EJ: Chapter 11
This week we have come full circle. We’ve spent the entire semester talking about journalists and their role in society, but now we are talking about the rights and responsibilities of citizens. I’d never thought much about this subject prior to reading this chapter. Often I see the citizen as the customer and my job as the journalist as a balancing act. I must balance my duty to inform with my loyalty to the reader and his/her desires. I don’t quite think the transition which is occurring in journalism and the changing role is as black and white as the chapter presents. Even when it seemed journalists were simply providing information and recounting events, I’m sure they considered the readers. Today the relationship between the press and the public isn’t just about helping citizens differentiate information. I believe a change has occurred, but it is more subtle. With so much information being produced everyday, and so many sources, citizens do have a huge supply. Demand isn’t an issue because everywhere you turn there is news. Although this chapter presents a citizen’s bill of rights and responsibilities, I don’t know that citizens consciously think about these things are have to.
Starting with truth I see an obvious problem. Although the book says a citizen “has an obligation to approach the news with an open mind and not just a desire that news reinforce existing opinion,” I’m not sure that people do this. People read things which confirm their preexisting beliefs and prefer news outlets which share their perspective. Having an open mind isn’t as easy as it sounds or top priority for a citizen.
On loyalty to citizens is also idealistic. While I agree that journalists should remain loyal to readers and put their interests first, I don’t know that this always happens. Sometimes doing what is in the interest of the reader could harm the reputation of the organization which wants to stay in business.
Independence is definitely a requirement of news organizations and maybe the easiest responsibility. I believe most journalists are in this industry for the write reasons, one of which is their inherent interests. I feel like a journalist would have no problem saying someone is wrong or saying they don’t support someone. The issue here becomes management. People from each department of the news organization must prioritize independence and pursue it. Monitoring power goes along with independence and is a goal for every journalist or news organization.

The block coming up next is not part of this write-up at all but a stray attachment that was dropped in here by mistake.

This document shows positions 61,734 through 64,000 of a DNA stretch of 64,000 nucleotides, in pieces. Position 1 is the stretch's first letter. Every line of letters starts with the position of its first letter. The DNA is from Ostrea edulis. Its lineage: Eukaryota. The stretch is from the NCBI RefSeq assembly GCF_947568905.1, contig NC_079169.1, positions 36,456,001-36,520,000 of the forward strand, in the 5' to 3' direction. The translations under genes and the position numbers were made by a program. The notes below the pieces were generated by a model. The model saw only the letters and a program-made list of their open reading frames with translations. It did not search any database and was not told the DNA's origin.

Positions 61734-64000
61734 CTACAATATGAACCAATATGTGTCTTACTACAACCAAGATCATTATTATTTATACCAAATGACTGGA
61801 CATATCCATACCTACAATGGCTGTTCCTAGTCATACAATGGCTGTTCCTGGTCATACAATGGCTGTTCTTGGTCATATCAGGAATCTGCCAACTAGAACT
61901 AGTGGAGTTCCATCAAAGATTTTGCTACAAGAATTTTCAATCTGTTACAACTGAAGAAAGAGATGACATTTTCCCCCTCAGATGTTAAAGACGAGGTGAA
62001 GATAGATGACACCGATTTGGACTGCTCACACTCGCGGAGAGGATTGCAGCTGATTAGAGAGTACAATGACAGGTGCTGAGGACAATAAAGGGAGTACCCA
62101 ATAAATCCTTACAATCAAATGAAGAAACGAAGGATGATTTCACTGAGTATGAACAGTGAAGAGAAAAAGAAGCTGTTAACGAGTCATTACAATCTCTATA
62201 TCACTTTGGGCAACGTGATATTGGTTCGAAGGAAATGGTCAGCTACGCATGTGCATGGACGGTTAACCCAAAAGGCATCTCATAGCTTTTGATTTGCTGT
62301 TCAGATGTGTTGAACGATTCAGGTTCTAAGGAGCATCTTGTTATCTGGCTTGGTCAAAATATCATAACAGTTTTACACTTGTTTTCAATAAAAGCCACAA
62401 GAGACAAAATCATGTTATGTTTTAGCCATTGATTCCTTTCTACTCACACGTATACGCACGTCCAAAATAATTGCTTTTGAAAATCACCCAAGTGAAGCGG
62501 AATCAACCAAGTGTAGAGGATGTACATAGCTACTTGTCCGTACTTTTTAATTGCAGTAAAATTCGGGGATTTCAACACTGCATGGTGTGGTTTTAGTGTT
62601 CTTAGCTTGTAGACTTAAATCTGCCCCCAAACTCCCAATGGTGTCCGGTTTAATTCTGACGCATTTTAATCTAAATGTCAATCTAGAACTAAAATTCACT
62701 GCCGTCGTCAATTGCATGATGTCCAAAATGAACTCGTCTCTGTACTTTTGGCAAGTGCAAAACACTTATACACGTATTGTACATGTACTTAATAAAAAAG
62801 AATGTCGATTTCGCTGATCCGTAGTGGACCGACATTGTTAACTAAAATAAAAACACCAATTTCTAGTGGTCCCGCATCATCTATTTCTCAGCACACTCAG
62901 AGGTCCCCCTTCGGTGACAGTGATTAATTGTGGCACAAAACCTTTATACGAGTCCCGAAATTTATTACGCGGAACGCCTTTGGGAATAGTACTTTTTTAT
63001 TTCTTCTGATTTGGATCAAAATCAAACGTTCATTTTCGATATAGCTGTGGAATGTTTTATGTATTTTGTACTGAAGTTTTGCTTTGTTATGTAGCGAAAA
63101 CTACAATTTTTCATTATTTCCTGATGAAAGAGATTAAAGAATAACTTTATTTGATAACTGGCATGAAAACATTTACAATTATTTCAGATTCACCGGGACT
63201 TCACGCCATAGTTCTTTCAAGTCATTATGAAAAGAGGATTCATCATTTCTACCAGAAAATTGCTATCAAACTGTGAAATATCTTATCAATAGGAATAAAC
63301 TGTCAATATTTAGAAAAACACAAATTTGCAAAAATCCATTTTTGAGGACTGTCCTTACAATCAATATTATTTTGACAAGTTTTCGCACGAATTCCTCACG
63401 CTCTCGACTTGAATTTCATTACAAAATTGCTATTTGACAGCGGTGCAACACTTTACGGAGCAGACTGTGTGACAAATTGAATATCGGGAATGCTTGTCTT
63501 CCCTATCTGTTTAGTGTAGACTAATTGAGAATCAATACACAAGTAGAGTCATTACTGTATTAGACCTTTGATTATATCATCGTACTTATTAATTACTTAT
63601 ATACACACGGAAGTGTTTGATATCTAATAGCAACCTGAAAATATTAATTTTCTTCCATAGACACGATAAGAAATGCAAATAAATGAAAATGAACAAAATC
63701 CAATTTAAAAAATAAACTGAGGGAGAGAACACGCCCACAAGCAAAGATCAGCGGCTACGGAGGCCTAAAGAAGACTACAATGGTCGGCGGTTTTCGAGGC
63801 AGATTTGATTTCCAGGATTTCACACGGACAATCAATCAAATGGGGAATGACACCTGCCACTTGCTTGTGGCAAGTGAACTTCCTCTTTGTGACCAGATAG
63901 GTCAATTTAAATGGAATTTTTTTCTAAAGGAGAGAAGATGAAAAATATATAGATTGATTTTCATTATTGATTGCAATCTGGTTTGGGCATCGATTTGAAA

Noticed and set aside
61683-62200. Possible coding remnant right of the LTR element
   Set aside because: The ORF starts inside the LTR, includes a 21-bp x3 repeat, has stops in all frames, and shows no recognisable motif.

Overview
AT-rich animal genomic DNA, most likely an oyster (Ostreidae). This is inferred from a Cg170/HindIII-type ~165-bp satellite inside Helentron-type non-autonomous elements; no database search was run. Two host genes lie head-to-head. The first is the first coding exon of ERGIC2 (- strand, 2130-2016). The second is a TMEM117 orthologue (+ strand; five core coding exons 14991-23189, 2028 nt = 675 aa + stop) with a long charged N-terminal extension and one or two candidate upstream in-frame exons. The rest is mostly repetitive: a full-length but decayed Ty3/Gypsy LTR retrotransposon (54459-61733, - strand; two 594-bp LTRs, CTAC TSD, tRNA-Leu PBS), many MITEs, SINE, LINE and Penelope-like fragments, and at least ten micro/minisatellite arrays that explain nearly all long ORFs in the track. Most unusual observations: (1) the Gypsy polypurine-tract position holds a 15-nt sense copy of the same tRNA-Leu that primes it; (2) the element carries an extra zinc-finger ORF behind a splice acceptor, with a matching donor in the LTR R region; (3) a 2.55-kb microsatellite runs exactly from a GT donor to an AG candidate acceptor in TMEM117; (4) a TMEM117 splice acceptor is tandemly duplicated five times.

Creating a public forum is definitely the most relevant to today. Here is where we see a big change in a journalists role. With new technology and access, people can engage in a conversation with the media like never before.My hope is that this new aspect of being a journalist works out well in the long run. While I think it’s imperative and beneficial, I do have some concerns. I think opening the door for discussion with an open invite means some people may come with strong opinions who aren’t informed. I wouldn’t want people who are indecent or disrespectful to ruin this privilege for all to engage on social media and comment areas.
Proportionality and engagement are the most challenging in my opinion. With so many different communication platforms and different styles of story telling, it’s difficult for journalists to always give the public what they need when they need it. Sometimes our creativity and dissatisfaction make us want to report a story one way when the public wants it another. Also, what journalists find newsworthy is sometimes not what citizens are interested in learning more about. It’s important for journalists to stay focused on the subject matter and clear in their goals when reporting the news.
Summary of the class:
I have learned so much this semester. I see journalism as a unique industry challenged by constant change. I see my role as a journalist important now more than ever. I look at things now with a different perspective. I think I’m more inquisitive and smart about the news industry because of this class. I’ll be sure to use the principles we’ve discussed and the practices we’ve learned in my job. I’ll use our method of addressing dilemmas, alternatives and reasoning whenever I’m confronted with an ethical issue. In some ways, however, I think this class has polarized me from my studies. I find that I have too strong of an opinion when I’m supposed to be neutral. My heart gets attached to people and stories when I need to remain independent. This class has certainly made me question my fit in journalism and what I want to do after I graduate. I’m leaning more towards working in advocacy journalism or nonprofit work.
DQ: With so much change, how should professional journalists stay up to date on new principles and technology?
Ethical issue of the week:
Julie Hermann, the Rutgers University athletic director, “stood up in front of a class of journalism students a few weeks ago and said it would be ‘great’ if the newspaper died.” A student in the class, who is also the managing editor of Muckgers, a student-run online news start-up whose name meshes Rutgers and muckraking, recorded the talk. Then he brought the recording to the news organization which published it. Although the AD was on record, I don’t think it’s every okay to record someone without their permission. It’s like talking to a wall and using those words to communicate with anyone and everyone. I don’t think it is ethical.
Kristen Morrell, email@example.com